Even during Anton Chekhov’s life, people were parodying his plays. They’re easily identifiable targets, with their Russian aristocrats sitting in drawing rooms with their ennui and commenting on the weather. Of course, the parodists overlooked the fact that Chekhov was a pretty fair parodist himself, targeting the sentimental streak in the drama of his time. Knowing this gives an extra sting to Stage West’s production of Vanya and Sonia and Masha and Spike, but even if you’ve never heard of Chekhov, you’ll probably still find this comedy enjoyable.
The play revolves around three middle-aged siblings whose names come from professor parents with a fondness for Chekhov’s plays. Gay oldest brother Vanya (Steven Pounders) remembers his dad: “Father was so angry when you didn’t know something, but what 7-year-old knows who wrote The Imaginary Invalid? Father became so enraged when I said Neil Simon.”
He and adopted younger sister Sonia (Wendy Welch) have been bound to their house in Bucks County, Pa., taking care of said parents after they developed Alzheimer’s. Now those parents have died, leaving the children unable to imagine careers for themselves and financially dependent on youngest sister Masha (Shannon J. McGrann), a fading Hollywood star. Things come to a head during a weekend when Masha unexpectedly drops in with her new and much-younger boyfriend Spike (Haulston Mann).
Vanya’s zinger in the preceding paragraph might clue you in that the play is by the esteemed playwright Christopher Durang. It works quite well as farce, especially in the first act. The siblings at home are quite upstaged by the visitors, with McGrann capturing the overbearing flamboyance that actresses occasionally display while layering that with a certain neurosis about getting older (hence the boy toy). To Sonia’s Chekhovian lament, “We long for what the world cannot give. We are in our twilight years, and we realize we have never lived,” Masha responds with a brisk, “Oh, I wish I had time to sit still. I’m always busy.”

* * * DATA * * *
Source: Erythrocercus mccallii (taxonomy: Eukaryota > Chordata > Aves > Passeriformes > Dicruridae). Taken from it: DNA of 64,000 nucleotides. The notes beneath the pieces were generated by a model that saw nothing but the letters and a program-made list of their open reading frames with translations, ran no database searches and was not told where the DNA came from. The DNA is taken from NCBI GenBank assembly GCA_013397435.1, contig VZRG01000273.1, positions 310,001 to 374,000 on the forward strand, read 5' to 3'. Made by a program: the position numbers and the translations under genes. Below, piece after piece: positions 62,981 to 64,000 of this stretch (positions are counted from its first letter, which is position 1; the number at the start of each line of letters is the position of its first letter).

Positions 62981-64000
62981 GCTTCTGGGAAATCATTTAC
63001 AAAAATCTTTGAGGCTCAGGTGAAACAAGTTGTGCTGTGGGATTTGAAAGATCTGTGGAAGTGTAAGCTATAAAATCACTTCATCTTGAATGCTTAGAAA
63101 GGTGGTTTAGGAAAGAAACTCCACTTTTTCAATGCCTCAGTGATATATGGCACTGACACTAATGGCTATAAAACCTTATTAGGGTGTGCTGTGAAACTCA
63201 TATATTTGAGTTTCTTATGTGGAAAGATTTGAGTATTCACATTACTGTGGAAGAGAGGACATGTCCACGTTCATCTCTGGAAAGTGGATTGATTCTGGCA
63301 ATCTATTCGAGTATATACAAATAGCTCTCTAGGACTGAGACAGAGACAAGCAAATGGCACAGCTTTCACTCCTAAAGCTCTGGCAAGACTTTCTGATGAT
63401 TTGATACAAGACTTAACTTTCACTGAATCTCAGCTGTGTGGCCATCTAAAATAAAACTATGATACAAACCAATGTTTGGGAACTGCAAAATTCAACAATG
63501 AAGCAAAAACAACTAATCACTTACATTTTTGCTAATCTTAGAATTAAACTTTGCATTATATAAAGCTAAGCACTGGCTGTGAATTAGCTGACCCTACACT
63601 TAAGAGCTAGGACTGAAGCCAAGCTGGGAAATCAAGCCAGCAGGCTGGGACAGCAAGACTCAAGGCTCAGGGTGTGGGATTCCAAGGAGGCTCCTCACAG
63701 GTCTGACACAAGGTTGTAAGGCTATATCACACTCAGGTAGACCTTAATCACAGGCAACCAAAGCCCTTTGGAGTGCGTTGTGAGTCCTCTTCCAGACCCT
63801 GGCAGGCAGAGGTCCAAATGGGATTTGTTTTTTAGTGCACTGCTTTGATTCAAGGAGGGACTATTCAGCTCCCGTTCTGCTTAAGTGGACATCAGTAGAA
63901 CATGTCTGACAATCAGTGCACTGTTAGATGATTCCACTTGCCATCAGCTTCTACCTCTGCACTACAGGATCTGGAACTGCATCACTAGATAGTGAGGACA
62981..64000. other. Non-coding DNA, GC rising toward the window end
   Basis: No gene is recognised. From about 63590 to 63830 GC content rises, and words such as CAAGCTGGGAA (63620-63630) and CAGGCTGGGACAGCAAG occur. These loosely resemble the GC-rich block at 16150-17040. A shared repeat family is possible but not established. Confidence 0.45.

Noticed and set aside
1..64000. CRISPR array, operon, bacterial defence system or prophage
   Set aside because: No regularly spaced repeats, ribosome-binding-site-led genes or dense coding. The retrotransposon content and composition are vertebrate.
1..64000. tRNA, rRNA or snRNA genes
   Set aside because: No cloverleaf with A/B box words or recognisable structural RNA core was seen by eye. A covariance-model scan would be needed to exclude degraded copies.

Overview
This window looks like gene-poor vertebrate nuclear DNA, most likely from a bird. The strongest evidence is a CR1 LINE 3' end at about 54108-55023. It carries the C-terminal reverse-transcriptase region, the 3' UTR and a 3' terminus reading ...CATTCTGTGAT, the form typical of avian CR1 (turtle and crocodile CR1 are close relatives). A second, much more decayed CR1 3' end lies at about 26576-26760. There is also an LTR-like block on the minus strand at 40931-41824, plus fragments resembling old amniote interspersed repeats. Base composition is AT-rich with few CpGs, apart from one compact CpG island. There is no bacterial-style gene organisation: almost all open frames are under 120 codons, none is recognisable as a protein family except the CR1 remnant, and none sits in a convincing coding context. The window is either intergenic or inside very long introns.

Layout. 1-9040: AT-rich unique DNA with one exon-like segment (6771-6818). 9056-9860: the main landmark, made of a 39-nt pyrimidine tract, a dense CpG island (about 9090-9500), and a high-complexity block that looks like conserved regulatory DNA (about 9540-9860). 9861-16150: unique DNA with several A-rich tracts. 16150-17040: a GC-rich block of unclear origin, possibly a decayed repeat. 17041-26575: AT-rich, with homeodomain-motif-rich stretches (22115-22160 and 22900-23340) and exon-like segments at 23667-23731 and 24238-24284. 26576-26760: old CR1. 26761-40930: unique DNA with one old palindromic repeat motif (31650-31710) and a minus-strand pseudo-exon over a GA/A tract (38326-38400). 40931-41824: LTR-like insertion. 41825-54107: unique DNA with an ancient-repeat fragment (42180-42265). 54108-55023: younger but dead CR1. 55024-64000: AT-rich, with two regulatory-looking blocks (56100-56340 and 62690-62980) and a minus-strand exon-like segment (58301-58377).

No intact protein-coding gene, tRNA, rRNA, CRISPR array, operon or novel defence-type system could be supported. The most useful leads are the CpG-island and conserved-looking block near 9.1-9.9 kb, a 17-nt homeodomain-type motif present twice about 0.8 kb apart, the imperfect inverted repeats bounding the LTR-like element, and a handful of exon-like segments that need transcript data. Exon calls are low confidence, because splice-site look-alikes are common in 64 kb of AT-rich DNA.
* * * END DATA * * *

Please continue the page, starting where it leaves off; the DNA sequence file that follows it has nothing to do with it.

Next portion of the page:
Meanwhile, Mann strips to his underwear on multiple occasions and gets a couple of showoff comic scenes, one where he’s told to do a “reverse striptease” and the other when he repeats his performance from a failed audition for a spinoff of Entourage. If you’ve ever known any idiot actors, this performance will make you nod in recognition. Also stealing scenes is Nadine Marissa as the siblings’ housekeeper Cassandra, who lives up to her name by delivering oracular, freaked-out prophecies of doom: “O mystery and misery descend upon me like a thundercloud pregnant with rain and Jupiter’s arrows! … My car needs to be inspected. … O wretches, O mystery, O magical mystery tour! … I see disaster ahead for all of you! Lunch is served in about 20 minutes.”
Chekhov always gave his servant characters identifiable tics. He’d approve of this.
The shortcomings in this production are baked into the original material. This may have won the Tony Award for Best Play in 2013, but it doesn’t hold together. After a costume party in which Masha dresses up as Snow White and insists (not quite successfully) that everybody else dress as dwarves, Durang tries to turn serious with the material, and it doesn’t come off. Lonely Sonia snagging a date for herself doesn’t have the power that it should despite Welch’s committed performance. Vanya’s climactic outburst at the modern world comes off as a venting of spleen by the playwright rather an old man’s lament that society has changed into something he doesn’t recognize.
Still, the ultimate test of any comedy is whether it’s funny, and Durang seldom fails on that front. Director Harry Parker doesn’t make the most dynamic use of Dennis Canright’s handsome two-level set, but he does know where the laughs are and knows how to get them out of his actors. That is enough to make Stage West’s latest production a funny evening at the theater.
Vanya and Sonia and Masha and Spike
Thru Jul 12 at Stage West,
821 W Vickery St, FW. $22.